Why “I beat teen pregnancy” is flawed
Posted by Robyn
September 16, 2014
I celebrated my 20th birthday a few weeks ago, and, like many Millennials on a holiday, I struggled to find the perfect Facebook status to capture the moment.
I could have followed in the footsteps of my peers, who have overwhelmingly posted on their respective birthdays some variation of, “I beat teen pregnancy!”
The phrase is so common that a friend of mine actually yelled it to me when we crossed paths on my special day—“Happy Birthday, Robyn! And congrats, you beat teen pregnancy!”
But is teen pregnancy really something that needs to be “beat”?
This terminology implies that teen pregnancy is akin to diseases, like cancer or addiction.
When my peers say, “I beat teen pregnancy,” they say it in the same proud tone and in the same congratulatory manner than one might say, “I beat lung cancer!”
The root of the problem lies in the stigma surrounding teen pregnancy. Our society so looks down upon it that to many people, avoiding teen pregnancy is actually similar to recovering from an illness.
It’s ironic, though.
Phrases like this add to a culture that shames people for getting pregnant, at any time outside of marriage but especially in the teenage years. However at the same time, we don’t provide adequate information or resources on pregnancy prevention or termination.
Only 22 states require sex education and only 18 require that information on contraception be provided. Half of the states require that abstinence be stressed when sex education is taught.
Instead of saying, “Hey, sex is natural and healthy and we know you might be engaging in it, so let’s go over what safer sex means,” we have this backwards way of thinking that if we don’t tell children about sex, they won’t have it.
I had a lot of privilege growing up—I had access to doctors (and Dr. Google) who I could direct any questions to.
But some people don’t have this privilege. Some people aren’t able to teach themselves about sex or even, if they know about sex, they don’t have access to things like healthcare or contraceptives.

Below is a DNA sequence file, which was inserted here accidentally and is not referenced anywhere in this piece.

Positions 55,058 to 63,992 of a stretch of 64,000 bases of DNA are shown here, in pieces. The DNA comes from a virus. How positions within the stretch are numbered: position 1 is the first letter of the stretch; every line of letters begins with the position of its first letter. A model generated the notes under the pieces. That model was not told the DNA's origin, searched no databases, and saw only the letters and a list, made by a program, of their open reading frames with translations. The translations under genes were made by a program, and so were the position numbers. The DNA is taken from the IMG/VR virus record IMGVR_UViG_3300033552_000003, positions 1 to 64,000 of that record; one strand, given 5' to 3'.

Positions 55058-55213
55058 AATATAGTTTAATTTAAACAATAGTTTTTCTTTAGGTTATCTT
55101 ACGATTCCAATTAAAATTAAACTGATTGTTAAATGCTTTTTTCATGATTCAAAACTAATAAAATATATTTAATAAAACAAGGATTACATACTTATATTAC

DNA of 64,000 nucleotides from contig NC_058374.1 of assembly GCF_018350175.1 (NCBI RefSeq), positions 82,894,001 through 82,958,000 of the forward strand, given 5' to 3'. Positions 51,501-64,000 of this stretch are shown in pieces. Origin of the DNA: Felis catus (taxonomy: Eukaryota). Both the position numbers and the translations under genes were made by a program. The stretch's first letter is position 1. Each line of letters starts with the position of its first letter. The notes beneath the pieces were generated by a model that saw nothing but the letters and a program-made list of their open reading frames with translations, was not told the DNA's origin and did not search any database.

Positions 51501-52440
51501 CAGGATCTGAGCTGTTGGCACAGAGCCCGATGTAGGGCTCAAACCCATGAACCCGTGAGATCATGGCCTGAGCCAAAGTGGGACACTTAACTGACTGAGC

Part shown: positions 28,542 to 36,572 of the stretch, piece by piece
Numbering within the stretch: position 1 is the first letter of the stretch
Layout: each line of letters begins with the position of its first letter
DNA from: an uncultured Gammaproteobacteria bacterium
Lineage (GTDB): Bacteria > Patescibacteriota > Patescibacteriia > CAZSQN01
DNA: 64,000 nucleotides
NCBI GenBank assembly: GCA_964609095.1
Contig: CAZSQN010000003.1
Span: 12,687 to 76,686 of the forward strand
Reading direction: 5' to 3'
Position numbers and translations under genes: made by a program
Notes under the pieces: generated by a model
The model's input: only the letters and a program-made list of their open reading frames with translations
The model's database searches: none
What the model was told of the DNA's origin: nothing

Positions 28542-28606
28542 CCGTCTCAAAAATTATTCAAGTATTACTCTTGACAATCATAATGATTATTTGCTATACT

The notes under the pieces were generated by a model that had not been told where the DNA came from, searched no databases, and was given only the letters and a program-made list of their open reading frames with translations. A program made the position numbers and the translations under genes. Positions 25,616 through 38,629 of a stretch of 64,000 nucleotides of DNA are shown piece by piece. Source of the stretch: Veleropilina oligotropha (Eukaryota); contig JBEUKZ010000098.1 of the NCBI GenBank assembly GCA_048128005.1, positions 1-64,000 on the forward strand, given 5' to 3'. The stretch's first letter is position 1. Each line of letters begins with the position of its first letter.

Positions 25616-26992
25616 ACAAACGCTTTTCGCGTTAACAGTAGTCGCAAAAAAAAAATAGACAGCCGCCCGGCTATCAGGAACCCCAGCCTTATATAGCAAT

Don’t they deserve to have adequate knowledge about their reproductive rights?
Yes, which is why we need to make a shift in how we think about sex education. Instead of avoiding a conversation about it, or instead of promoting abstinence by making teen pregnancy shameful or scary, let’s talk about what it means to have healthy and safer sex.
When we do talk to teens about pregnancy, it’s often through using scare tactics—think Mean Girls “Don’t have sex, because you will get pregnant and die,” Candie’s Foundation’s teen-mom-shaming ads, and, yep, even just a popular phrase that people use on social media when they cross the threshold into their twenties.
We see issues with the stigma around teen motherhood relate to abortion access as well.
Just as we tell teenagers that it’s shameful and embarrassing for them to get pregnant, we turn right around and limit their access to abortions or reproductive healthcare.
Thirty-eight states require some form of parental involvement, whether it be consent, notification, or both, in a minor’s decision to have an abortion.
This effectively makes it impossible for some minors—maybe they don’t have a good relationship with their parents—to access these healthcare options.
Wake up, America. We can’t continue to tell people how awful teen pregnancy is if we don’t also provide them the proper resources they need to make their own reproductive health decisions and, if they so choose, easily and affordably avoid or end a pregnancy through contraception or abortion.
At the end of the day, teen pregnancy isn’t shameful.
It isn’t something to “beat,” and we need to stop spreading the idea that it is.
Instead, we need to make sure our teenagers receive an education and live in a culture where reproductive healthcare decisions are their own, and not society’s.